The Minnesota Twins announced on Friday that it would remove a statue of the baseball team’s former owner Calvin Griffith over his history of making racist comments.
“While we acknowledge the prominent role Calvin Griffith played in our history, we cannot remain silent and continue ignoring the racist comments he made in Waseca in 1978,” the Major League Baseball team said in a statement.
“His disbarring words displayed a blatant intolerance and disregard for the Black community that are the antithesis of what the Minnesota Twins stand for and value," it added.
The team apologized for its “failure to adequately recognize how the statue was viewed and the pain it cased for many people.”
The statue of the former owner was removed from Target Field, where it has stood since the ballpark opened in 2010.
The Twins shared a statement on the removal of the statue of Calvin Griffith, the former team owner, from Target Field: "We cannot remain silent and continue ignoring the racist comments he made in Waseca in 1978." pic.twitter.com/sASfl4lp9f— Bleacher Report MLB (@BR_MLB) June 19, 2020
Griffith was orphaned at age 11 and was adopted by his uncle, Washington Senators owner Clark Griffith, according to The Minnesota Star Tribune. The MLB became integrated in 1947 when Jackie Robinson was added to the Brooklyn Dodgers, while the Senators became integrated in 1954 by adding Cuban player Carlos Paula.
Clark Griffith died in 1955, leaving the Senators franchise to Calvin Griffith as majority owner. Griffith was responsible for moving the team to Minnesota in 1961 . He was the last major league owner to integrate his team’s spring training camp in 1964 following pressure from politicians and civil rights activists, according to the Star Tribune.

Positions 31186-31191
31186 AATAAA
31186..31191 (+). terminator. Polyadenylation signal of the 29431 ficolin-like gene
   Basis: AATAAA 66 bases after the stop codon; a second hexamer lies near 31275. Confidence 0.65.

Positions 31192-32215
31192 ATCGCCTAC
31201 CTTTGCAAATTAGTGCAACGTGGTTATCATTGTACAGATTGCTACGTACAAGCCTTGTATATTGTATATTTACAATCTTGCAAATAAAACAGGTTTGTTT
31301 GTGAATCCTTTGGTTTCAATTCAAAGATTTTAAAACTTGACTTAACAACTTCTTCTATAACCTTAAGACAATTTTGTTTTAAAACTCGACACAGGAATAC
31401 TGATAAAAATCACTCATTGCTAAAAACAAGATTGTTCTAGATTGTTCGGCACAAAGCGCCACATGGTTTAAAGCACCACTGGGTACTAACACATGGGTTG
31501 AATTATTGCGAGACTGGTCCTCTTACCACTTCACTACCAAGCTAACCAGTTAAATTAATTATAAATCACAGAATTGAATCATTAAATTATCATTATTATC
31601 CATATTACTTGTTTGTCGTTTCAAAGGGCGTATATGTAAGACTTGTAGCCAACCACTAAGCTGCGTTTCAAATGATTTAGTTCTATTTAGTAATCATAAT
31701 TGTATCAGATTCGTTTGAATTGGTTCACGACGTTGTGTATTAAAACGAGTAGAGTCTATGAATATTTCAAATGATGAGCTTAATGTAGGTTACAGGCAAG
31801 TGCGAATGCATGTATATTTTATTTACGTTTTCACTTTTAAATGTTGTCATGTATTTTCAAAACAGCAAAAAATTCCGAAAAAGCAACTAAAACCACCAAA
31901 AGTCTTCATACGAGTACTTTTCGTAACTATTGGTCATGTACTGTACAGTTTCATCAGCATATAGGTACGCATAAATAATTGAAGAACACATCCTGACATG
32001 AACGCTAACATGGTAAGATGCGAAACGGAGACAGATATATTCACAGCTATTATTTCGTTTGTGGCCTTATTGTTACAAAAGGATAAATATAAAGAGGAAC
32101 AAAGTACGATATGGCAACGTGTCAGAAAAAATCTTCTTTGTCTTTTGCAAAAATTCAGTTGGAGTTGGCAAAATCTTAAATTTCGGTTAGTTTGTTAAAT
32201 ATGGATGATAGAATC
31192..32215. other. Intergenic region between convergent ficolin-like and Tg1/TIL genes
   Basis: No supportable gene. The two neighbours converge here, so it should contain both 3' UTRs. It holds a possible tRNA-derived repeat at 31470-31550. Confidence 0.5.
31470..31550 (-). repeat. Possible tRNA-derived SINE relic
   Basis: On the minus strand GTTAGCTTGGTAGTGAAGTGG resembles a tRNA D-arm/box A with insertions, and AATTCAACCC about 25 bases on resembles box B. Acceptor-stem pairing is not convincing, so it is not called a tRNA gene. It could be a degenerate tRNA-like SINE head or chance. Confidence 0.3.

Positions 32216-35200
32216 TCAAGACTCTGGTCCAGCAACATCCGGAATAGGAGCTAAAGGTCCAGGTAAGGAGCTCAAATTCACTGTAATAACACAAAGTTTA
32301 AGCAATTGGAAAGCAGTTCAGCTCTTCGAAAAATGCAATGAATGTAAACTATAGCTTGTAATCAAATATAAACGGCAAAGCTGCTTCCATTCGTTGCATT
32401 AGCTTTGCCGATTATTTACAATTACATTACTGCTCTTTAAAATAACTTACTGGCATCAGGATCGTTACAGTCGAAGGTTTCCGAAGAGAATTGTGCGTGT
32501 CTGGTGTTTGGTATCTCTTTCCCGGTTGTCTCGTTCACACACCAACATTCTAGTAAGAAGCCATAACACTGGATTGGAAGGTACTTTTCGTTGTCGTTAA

In 1978, he went on a racist tirade at the Waseca Lions Club saying he wanted to move to Minnesota because there was a smaller African American population and a majority of “good, hardworking white people here.”
“I’ll tell you why we came to Minnesota. It was when I found out you only had 15,000 blacks here. Black people don’t go to ballgames, but they’ll fill up a rassling ring and put up such a chant it’ll scare you to death. It’s unbelievable,” Griffith said. “We came here because you’ve got good, hardworking, white people here.”
The speech was widely condemned at the time and the Minneapolis Star wrote a front page editorial demanding Griffith sell the team, The Star Tribune reported.
The team was bought for $38 million to Carl Pohlad in 1984, whose son Jim Pohlad is the current principal owner.
The Pohlad family announced last week that it would donate $25 million from its foundation toward racial justice reform, the outlet reported.
The removal of Griffith’s statue occurred on Juneteenth, the annual June 19 holiday commemorating the ending of slavery in the U.S.
It also coincides with a national push to remove statues of Confederate generals and other figures amid the Black Lives Matter movement against racial injustice and police brutality.